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This article in SSSAJ

  1. Vol. 73 No. 5, p. 1724-1732
    Received: Dec 16, 2008

    * Corresponding author(s): m.stutter@macaulay.ac.uk
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Spatial Variability in Properties Affecting Organic Horizon Carbon Storage in Upland Soils

  1. M.I. Stutter *a,
  2. D.G. Lumsdona,
  3. M.F. Billettb,
  4. D. Lowc and
  5. L.K. Deeksd
  1. a Macaulay Institute, Craigiebuckler, Aberdeen AB15 8QH, UK
    b Centre for Ecology and Hydrology, Bush Estate, Penicuik, Midlothian, EH26 0QB, UK
    c School of Biological Sciences, Aberdeen University, AB24 3UU, UK
    d National Soil Resources Institute, Cranfield University, Okehampton, EX20 2SB, UK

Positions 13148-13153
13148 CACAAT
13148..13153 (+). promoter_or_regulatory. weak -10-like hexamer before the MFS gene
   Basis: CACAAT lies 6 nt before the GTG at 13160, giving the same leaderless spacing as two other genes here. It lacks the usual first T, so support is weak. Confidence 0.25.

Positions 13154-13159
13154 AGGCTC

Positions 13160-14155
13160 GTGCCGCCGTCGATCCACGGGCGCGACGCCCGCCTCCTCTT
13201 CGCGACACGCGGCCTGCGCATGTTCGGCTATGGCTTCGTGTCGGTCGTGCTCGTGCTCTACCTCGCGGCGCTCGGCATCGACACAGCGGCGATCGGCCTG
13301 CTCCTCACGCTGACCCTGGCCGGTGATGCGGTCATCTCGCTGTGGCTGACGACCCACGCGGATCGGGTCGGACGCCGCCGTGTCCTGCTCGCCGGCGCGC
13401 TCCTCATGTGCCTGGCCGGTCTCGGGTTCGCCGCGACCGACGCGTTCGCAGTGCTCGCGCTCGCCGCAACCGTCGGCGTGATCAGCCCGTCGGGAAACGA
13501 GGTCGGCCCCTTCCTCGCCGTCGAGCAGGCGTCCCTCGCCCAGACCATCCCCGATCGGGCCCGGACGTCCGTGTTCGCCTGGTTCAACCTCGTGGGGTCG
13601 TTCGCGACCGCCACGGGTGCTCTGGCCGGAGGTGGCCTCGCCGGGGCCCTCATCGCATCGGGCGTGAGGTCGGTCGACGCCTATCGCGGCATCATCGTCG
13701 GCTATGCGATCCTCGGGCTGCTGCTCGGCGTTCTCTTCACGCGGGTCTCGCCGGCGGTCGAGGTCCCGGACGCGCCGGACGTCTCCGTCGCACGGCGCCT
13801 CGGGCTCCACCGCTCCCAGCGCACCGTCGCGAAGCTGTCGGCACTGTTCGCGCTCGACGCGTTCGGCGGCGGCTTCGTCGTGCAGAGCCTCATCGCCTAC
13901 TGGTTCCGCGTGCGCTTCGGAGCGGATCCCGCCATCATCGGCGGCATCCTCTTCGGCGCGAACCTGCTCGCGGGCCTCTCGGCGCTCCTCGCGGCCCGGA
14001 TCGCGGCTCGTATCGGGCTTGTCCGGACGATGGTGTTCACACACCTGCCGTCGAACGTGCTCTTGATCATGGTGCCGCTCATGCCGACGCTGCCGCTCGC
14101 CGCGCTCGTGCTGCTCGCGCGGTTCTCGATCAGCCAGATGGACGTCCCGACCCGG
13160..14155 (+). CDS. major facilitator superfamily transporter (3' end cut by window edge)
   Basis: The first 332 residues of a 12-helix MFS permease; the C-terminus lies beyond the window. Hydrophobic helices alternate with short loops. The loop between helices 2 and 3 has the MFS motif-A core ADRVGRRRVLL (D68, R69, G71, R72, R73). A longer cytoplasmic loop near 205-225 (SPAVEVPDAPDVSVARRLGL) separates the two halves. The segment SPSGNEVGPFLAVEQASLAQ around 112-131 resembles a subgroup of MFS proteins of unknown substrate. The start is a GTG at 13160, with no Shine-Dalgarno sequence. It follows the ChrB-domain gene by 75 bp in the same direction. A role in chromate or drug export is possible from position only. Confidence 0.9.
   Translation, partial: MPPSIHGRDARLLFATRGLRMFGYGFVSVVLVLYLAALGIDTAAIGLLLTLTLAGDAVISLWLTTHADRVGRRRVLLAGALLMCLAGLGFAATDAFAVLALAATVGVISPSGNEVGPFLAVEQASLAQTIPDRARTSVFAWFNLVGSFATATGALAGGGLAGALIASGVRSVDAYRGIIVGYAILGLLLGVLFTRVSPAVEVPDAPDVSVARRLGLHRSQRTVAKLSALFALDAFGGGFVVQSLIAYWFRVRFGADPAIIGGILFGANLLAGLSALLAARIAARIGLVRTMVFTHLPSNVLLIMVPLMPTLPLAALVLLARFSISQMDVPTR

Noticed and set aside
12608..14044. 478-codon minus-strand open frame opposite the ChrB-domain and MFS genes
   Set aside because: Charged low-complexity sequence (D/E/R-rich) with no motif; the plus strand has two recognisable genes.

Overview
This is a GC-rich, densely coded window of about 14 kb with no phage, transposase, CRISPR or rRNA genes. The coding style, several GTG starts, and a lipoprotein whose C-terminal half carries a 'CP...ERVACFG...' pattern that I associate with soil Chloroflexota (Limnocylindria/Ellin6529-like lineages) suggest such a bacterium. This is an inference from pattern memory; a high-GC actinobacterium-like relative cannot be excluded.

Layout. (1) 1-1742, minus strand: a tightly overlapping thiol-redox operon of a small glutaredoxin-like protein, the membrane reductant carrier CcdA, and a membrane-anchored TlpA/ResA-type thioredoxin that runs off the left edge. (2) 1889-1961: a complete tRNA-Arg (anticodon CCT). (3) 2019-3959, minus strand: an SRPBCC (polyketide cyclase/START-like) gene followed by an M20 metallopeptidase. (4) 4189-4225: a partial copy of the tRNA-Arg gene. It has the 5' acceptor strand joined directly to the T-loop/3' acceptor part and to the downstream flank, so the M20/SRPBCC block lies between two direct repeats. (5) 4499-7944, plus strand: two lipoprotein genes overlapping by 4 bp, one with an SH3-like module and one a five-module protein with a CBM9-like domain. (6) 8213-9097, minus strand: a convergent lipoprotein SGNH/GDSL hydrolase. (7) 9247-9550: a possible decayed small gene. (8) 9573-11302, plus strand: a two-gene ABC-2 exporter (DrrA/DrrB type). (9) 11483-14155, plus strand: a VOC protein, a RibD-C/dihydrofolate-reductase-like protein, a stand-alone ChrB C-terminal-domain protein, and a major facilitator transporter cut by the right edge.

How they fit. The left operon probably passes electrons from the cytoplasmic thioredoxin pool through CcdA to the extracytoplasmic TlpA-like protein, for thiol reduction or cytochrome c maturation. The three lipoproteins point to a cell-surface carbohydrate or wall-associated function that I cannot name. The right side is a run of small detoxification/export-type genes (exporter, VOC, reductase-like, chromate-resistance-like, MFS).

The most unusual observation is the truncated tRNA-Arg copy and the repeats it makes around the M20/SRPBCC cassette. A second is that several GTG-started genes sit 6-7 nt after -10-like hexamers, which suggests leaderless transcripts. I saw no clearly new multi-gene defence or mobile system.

Quantifying the amount and distribution of soil organic carbon (SOC) within natural soils is important for sample design, C budgeting/pool estimation, and understanding SOC turnover at a process level. We examined the distribution of SOC across a typical UK upland, moorland catchment to establish the amount and spatial structure of variability in key soil properties affecting SOC stocks, namely O horizon C content, bulk density (DB) and horizon depth. Organic horizons of Histosols and Gleysols had greater SOC contents but smaller bulk densities than Podzols and Leptosols. Consequently, SOC density differences between soils were minimized and horizon depth variation became crucial to the measurement of SOC stocks. However, individual Podzol profiles stored appreciable amounts of SOC in O horizons (up to 50 kg m−2). Geostatistical analyses showed spatially structured variance in many properties relating to SOC storage at both plot (variograms reaching sills at ranges 3–8 m) and catchment scales (ranges 437–529 m). The increase in variance from plot to catchment scales was large for O horizon depth. However, DB showed complex scale and soil type inter-relationships, with similar variance at different scales. We show that detailed soil investigations spanning multiple spatial scales are necessary to quantify soil C storage properties for purposes of hydro-ecological modeling and C budgeting at small catchment scales. This has implications for upscaling to regional or national soil C databases.

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